The city-state currently produces only about 10 percent of its food needs but has plans to increase that as climate change and population growth threaten global food supplies.
Restrictions on population movement because of the COVID-19 outbreak around the world are wreaking havoc on farming and food supply chains and raising concern of widespread shortages and price increases.
Authorities said in a statement that the current COVID-19 situation underscores the importance of local food production, as part of Singapore's strategies to ensure food security. Local food production mitigates Singapore’s reliance on imports, and provides buffer in the event of food supply disruptions.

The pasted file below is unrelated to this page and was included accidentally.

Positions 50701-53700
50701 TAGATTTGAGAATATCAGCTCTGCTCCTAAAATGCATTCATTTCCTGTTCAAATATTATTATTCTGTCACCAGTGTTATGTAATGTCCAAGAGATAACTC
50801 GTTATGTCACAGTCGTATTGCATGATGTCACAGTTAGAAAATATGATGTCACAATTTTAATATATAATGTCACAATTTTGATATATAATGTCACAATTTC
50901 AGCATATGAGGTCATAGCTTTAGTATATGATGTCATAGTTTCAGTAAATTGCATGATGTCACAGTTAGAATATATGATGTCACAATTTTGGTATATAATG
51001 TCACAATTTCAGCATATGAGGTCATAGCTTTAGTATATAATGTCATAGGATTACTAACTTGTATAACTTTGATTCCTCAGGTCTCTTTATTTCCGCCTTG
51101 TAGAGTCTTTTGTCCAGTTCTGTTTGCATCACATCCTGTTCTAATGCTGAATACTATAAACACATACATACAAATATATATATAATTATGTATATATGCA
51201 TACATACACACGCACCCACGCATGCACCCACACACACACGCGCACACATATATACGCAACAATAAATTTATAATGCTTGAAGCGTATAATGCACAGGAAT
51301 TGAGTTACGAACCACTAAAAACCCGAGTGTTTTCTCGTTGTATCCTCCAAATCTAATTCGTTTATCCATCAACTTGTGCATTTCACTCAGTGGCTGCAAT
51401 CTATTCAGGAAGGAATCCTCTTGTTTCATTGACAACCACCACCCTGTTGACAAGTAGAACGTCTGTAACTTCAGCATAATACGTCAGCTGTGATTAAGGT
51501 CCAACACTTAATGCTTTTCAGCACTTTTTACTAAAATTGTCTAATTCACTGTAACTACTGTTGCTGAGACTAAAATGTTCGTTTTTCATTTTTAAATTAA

Farmers and the government have been seeking ways to overcome the shortage of land in Singapore, where only 1 percent of its 724 sq km is devoted to agriculture and production costs are higher than the rest of Southeast Asia.
In response to the outbreak, authorities aim to speed up local production over the next six months to two years.
This includes providing a SGD30 million (US$21 million) grant to support production of eggs, leafy vegetables, and fish in the shortest time possible, and identifying alternative farming spaces, such as industrial areas and vacant sites.
As part of the project, Singapore's food agency will launch a tender for rooftop farms on public housing car parks for urban farming starting next month.